Introduced in April 2017 the Lifetime ISA will allow you to use some or all of the money to buy your first home, or keep it until you’re 60. You also receive a government bonus of 25% (up to £1,000) a year.
How much can I save or invest each year?
Each year the Government allows you to invest in a tax-efficient product called an ISA, or Individual Savings Account. The maximum amount you can invest in the current tax year is £20,000. You can choose to invest your full allowance into a cash ISA, a stocks and shares ISA, or an innovative finance ISA or any combination of the three.
Alternatively you can split your allowance by investing up to £4,000 in a Lifetime ISA and the remaining allowance between any combination of the other three types of ISA, as long as you don’t exceed £20,000 in total across your ISAs.
Tax treatment depends on your individual circumstances and may change.
5. Ready to invest
Having reviewed the steps to investing, you may feel ready to invest. Before you go any further, please read the statements below and check that you agree with all of them:
- You have enough money (typically three months’ net income) in an easy access account to cover any emergencies, such as unexpected car or household repairs, and any major spending you have planned in the next five years.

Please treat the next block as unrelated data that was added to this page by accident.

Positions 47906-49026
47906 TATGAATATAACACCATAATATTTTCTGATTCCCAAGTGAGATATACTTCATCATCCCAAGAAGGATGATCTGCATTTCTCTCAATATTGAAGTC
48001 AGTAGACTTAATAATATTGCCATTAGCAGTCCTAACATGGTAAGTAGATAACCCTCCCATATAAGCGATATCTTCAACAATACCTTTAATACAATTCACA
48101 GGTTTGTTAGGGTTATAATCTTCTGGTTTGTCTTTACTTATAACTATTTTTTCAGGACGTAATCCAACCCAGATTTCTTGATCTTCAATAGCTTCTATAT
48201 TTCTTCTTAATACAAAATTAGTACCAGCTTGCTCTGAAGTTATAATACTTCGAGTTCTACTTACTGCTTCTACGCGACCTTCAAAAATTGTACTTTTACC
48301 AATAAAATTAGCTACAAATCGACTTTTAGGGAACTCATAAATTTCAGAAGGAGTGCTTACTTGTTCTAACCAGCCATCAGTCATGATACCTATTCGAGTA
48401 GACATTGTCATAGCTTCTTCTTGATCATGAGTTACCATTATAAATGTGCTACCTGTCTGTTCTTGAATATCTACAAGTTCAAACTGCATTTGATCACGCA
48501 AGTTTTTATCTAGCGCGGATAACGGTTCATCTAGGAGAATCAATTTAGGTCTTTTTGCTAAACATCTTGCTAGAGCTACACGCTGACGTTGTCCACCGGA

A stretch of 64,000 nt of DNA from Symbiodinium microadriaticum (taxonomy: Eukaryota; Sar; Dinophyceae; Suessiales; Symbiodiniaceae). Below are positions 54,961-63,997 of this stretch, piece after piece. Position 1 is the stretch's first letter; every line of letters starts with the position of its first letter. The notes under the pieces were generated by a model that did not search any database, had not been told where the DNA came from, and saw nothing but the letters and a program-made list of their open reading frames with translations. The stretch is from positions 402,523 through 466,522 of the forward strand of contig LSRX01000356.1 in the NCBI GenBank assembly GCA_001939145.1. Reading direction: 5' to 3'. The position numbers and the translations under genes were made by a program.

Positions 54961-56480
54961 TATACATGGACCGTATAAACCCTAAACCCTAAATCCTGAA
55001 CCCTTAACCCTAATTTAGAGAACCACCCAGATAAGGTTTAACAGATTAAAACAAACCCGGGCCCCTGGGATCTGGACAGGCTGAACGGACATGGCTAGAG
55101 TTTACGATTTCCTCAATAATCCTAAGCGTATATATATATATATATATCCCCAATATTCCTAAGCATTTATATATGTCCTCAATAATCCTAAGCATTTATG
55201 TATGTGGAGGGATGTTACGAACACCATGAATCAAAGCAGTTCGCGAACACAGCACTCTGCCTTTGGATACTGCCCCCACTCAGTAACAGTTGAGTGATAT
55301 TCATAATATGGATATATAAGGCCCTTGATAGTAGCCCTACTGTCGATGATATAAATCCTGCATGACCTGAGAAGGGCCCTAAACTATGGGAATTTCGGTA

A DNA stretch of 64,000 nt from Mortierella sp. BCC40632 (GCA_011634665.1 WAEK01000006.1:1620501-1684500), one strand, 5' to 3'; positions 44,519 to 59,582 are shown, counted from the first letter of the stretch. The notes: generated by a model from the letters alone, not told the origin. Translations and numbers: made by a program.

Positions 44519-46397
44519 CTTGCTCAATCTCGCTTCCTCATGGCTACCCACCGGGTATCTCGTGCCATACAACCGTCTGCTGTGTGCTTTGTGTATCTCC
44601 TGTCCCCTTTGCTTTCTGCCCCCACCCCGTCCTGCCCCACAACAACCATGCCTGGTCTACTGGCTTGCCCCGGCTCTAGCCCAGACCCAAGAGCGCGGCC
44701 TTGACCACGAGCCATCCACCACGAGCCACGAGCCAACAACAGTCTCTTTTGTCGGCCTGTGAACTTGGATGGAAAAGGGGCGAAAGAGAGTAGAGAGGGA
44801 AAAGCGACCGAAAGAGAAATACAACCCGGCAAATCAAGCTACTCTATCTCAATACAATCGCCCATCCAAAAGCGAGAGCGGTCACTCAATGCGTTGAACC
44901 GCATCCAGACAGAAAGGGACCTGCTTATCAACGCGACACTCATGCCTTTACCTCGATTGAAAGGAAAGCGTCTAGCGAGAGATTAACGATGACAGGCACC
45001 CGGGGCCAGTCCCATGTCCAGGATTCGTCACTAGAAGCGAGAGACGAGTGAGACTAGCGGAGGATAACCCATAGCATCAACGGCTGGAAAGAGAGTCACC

- You’re happy to accept some risk on your investment.
- You’re prepared to invest for the medium to long-term (at least 5-10 years).
- You don’t have any significant short-term debts, as these are likely to cost you more in interest than the amount of any growth you may achieve on an investment.
- You’ve carried out your own research and you feel confident in making your own decisions.
1. Investing or Saving
It’s important to set aside money for your future, whether it’s a rainy day fund to cover unexpected events or for longer-term goals.
Investments offer the potential for greater rewards than a savings account but they do involve more risk to your money. Because of this, it’s normally recommended that investments are held for the medium to long-term, which can help to minimise the impact of ups and downs in the stock markets. Money can usually be invested using a lump sum or by a regular monthly amount.
You should consider investing if you want to put some of your money away for the medium to long-term (at least 5 to 10 years), and you’re willing to accept some risk to your cash.
It's always a good idea to keep some money to hand for emergencies or to cover any short-term (5 years or less) goals. Savings are likely to start with money held in bank or building society easy access savings accounts where you will be able to make withdrawals when you need to and in return you will earn interest. This is a low-risk way of saving although inflation may reduce the real value of your savings over time.
There are also other savings accounts, such as term deposits, where in return for a higher rate of interest, you may have to lock your money away for a set time or pay a charge on any money you take out during the term.
Savings tend to be best if you don’t want to take any risks with your money, have a short-term goal in mind, and need easy access to some of your money.
Bank of Scotland plc. Registered in Scotland No. SC327000. Registered Office: The Mound, Edinburgh EH1 1YZ. Authorised by the Prudential Regulation Authority and regulated by the Financial Conduct Authority and the Prudential Regulation Authority under registration number 169628.